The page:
Firmly entrenched and supported by the church, Ussher’s date seemed impregnable. However, some sceptics put forward their own versions. A French Calvinist and lawyer, La Peyrere in 1641 postulated that there had been people on Earth before Adam. This was heresy and of course was banned by Cardinal Richelieu, the prime minister of France. Essentially a pragmatic and fair man, Richelieu however realised the effect La Peyrerese’s manuscript might have in France. La Peyrere kept his freedom, but he bravely refused to desist from putting forth his theories which eventually invoked the wrath of the Catholic Church. He was arrested, interred and forced to recant his heretical views – in short he got off lightly.
Enter another player on this grand stage – a Jesuit missionary, Father Martino Martini, who was carrying out missionary work in China. On telling the Chinese that mankind had been destroyed by God in a great deluge, they greeted his pronouncements with great hilarity and disbelief. Their own history stretched well beyond the so-called date of the Flood, and they had records to prove it. A reversal of roles took place, with Martini realising that the ancient Chinese chronology posed a serious challenge to the authority of the bible. In 1654 he returned to Europe, where he published an account of Chinese history, receiving of course the usual disbelief and hostility which marked all other controversial ideas perpetuated at the time. However arrest and persecution was out of the question as Martini had returned to China to further his missionary work. Europe continued her dyed-in-the-wool approach, but slowly thinking was evolving, with a crucial intellectual shift away from biblical textual authority towards an enquiry based on scientific principles. Throughout Europe the cry was the same: rocks, not books were believed to hold the secrets of the past. And indeed they did, and still do, and so it was left to the natural philosophers to prove the age of the world.
One of the more interesting notions of the 17th Century was that the Earth had been created fully formed; flat, beautiful, unblemished, with no disease, famine, mountains or deserts to blemish her perfect face. A golden age had existed before the Flood, an age when all God’s blessings were poured out onto the world – in short a perfect God had created a perfect world. But now things were in decline – the Earth had become old and wrinkled, volcanoes and deserts were carbuncles and scars on the face of the Earth. The old prophecy that the world would last only 6000 years was being confirmed by nature. The thinking was that the Earth had run most of its days, and doomsday was not far off, perhaps only 350 years in the future (taking of course the date of 4004 BC as the day of creation).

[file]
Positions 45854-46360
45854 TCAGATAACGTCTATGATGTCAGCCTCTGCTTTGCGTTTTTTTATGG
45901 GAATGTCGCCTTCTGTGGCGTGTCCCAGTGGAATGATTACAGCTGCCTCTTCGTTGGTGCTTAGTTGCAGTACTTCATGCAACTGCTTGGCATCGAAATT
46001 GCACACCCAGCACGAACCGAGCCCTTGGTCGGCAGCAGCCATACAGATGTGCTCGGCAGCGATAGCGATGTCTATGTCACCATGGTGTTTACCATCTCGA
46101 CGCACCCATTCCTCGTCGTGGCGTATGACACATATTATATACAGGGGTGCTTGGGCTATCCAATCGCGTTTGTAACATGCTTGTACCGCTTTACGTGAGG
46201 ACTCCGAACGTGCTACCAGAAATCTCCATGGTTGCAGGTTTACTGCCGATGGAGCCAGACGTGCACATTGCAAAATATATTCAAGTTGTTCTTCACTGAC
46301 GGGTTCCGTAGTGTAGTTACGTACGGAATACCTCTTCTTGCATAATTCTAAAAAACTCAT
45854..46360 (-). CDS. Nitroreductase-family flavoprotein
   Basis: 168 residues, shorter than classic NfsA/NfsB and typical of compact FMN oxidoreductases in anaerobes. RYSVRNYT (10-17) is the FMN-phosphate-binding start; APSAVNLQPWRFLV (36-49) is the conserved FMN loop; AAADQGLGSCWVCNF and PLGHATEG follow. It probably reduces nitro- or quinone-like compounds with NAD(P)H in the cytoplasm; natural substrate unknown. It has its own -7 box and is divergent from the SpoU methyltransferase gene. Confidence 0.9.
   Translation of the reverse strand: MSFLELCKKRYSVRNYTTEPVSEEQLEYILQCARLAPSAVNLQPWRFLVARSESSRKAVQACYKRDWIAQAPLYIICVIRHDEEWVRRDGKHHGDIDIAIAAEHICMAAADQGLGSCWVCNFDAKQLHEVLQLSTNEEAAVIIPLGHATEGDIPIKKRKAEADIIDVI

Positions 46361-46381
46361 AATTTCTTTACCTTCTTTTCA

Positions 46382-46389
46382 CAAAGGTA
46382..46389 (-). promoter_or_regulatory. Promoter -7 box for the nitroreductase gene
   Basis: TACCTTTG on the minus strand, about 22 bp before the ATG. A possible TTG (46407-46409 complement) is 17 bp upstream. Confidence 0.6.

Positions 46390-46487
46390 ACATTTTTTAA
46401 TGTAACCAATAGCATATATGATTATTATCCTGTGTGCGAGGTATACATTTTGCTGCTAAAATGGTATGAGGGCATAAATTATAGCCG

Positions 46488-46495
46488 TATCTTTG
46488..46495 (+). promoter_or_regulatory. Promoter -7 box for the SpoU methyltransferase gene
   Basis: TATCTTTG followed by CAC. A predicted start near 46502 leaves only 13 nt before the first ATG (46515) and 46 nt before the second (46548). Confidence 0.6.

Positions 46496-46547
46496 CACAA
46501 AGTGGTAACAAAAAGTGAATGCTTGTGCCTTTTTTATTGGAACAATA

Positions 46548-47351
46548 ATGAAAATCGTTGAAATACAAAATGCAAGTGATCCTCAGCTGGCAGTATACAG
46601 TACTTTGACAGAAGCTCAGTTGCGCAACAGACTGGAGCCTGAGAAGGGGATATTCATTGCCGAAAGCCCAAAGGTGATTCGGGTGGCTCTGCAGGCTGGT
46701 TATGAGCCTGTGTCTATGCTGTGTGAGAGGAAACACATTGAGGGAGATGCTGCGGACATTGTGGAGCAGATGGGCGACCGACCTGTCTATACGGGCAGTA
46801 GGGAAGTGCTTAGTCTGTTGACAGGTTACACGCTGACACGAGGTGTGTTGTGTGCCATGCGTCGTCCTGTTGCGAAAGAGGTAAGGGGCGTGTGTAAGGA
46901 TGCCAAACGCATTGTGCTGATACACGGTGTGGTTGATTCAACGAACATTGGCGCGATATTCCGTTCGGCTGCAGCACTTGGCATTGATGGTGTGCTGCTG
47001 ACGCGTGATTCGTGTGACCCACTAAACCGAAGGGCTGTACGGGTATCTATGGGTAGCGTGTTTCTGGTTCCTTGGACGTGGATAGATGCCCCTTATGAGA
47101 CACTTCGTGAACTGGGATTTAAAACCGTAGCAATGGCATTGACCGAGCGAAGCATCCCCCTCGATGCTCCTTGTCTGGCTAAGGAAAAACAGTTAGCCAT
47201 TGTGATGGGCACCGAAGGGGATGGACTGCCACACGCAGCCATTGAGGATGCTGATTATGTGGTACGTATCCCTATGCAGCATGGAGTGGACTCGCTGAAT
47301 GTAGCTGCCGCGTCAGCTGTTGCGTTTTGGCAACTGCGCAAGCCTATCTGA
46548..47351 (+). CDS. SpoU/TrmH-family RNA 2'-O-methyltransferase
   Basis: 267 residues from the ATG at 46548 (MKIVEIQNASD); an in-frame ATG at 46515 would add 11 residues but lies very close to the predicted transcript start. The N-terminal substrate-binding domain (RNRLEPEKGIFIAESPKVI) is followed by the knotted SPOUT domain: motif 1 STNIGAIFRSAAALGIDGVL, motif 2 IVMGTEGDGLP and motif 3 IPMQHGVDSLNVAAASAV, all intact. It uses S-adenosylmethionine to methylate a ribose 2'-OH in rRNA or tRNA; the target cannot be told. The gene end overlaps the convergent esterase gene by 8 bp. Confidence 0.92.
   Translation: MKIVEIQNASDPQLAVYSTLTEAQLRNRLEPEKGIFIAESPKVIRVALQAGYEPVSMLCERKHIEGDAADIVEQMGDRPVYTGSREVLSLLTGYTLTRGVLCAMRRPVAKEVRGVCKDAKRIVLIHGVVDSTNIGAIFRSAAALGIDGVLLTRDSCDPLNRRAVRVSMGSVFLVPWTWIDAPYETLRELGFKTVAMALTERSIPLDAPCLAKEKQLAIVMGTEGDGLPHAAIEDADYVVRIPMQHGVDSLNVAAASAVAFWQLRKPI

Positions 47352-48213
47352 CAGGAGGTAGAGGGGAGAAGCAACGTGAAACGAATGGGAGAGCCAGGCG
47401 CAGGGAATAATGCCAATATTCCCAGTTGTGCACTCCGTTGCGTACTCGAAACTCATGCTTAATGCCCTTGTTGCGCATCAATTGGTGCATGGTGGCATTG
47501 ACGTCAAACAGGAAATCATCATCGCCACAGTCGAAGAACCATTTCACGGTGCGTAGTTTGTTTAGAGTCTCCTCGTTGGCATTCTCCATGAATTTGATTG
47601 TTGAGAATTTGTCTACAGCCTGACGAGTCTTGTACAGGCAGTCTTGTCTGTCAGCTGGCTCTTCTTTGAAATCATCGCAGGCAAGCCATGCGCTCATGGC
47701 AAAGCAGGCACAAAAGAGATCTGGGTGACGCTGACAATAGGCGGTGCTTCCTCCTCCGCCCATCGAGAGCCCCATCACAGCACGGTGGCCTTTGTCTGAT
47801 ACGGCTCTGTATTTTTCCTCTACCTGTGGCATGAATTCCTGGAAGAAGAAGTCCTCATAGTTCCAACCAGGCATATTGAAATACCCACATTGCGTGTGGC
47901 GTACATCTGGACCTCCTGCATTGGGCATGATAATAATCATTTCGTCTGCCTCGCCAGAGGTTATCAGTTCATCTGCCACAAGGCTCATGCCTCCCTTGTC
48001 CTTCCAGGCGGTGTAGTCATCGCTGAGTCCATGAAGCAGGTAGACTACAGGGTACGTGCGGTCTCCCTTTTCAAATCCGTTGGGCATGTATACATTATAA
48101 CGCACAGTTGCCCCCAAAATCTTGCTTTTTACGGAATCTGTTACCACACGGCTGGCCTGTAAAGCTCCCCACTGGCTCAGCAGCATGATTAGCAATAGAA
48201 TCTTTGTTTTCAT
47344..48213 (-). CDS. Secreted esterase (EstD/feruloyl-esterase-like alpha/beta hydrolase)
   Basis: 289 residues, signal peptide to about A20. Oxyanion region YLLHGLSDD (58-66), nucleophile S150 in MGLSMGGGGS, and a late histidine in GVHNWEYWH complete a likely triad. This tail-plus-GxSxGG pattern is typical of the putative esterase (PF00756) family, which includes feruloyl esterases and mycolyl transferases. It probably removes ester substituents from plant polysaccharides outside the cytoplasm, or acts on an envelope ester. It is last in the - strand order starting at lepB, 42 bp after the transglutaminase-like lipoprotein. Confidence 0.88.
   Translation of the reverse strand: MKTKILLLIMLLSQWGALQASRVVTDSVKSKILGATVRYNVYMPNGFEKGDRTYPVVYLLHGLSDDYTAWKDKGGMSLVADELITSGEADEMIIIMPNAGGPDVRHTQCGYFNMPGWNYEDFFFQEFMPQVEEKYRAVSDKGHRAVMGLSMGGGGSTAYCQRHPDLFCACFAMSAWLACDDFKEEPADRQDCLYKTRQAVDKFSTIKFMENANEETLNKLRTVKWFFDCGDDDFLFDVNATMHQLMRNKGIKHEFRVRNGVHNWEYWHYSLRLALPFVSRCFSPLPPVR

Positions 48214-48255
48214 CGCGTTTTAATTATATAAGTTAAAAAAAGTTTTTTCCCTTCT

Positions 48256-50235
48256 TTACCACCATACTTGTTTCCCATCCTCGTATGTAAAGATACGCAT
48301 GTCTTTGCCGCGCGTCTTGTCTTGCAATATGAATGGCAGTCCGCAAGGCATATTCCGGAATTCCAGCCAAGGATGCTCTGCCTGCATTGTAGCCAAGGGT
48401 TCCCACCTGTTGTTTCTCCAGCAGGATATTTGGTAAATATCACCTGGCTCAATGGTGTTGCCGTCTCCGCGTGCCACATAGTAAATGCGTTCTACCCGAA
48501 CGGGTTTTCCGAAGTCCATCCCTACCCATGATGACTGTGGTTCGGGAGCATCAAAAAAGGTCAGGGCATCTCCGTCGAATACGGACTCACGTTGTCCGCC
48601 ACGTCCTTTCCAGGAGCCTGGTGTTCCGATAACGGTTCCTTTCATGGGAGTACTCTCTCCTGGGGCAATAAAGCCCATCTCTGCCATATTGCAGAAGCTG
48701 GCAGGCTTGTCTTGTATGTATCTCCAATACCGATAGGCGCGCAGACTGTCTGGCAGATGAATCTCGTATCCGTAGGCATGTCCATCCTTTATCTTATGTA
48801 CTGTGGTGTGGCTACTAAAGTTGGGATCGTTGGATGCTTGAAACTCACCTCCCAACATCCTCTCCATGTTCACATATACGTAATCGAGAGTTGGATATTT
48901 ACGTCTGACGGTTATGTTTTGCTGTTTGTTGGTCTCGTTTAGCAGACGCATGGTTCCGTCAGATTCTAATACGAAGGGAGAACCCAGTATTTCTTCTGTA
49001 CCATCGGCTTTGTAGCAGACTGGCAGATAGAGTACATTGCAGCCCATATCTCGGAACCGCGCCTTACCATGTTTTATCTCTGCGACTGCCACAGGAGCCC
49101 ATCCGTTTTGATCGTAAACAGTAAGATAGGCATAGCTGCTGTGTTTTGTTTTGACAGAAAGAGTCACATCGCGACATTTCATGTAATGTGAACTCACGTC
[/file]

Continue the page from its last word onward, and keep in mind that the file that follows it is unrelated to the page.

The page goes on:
Ironically this idea of an ageing Earth promoted the notion of a world in flux and constant state of change, and it was Rene Descartes who lead the break with the literal interpretation of the bible. Reason was the reason de etre. Paris, 1625, and our clever and sociable Descartes had become the leading light of Parisian intellectual life – a time when libertine free thinkers were making their mark. Caution was always necessary and a weather eye was kept open for gathering storm clouds in the direction or Rome. One Giulio Vanini, a ‘heretic’ doctor, had had his tongue cut out before being strangled and burned six years before for voicing some anti-religious views. Inevitably the storm broke and Descartes moved to Holland, a country which has always had a tradition of tolerance and liberalism which endures to this day. He began his philosophical treatise, The World, which was to be a complete revision of philosophy which he eventually published in 1641.
However it was a watered-down version of his original manuscript as it was a bad time for liberal thinkers. Galileo had recently been arrested and forced to recant his heretical views that the Earth went around the Sun. Descartes’ view of the world was essentially that a few simple laws governed the universe, and these laws were what created the complex world around us. The world had the same relationship to God as a clock had to the clock maker – once it had been carefully constructed and set in motion, there was little more involvement from the creator. His ultimate achievement was to remove God from the day to day running of the world. Until then the belief was that God was intimately involved in the day to day, minute to minute running of the world. God may have created the world, but it was then governed by the laws of nature.
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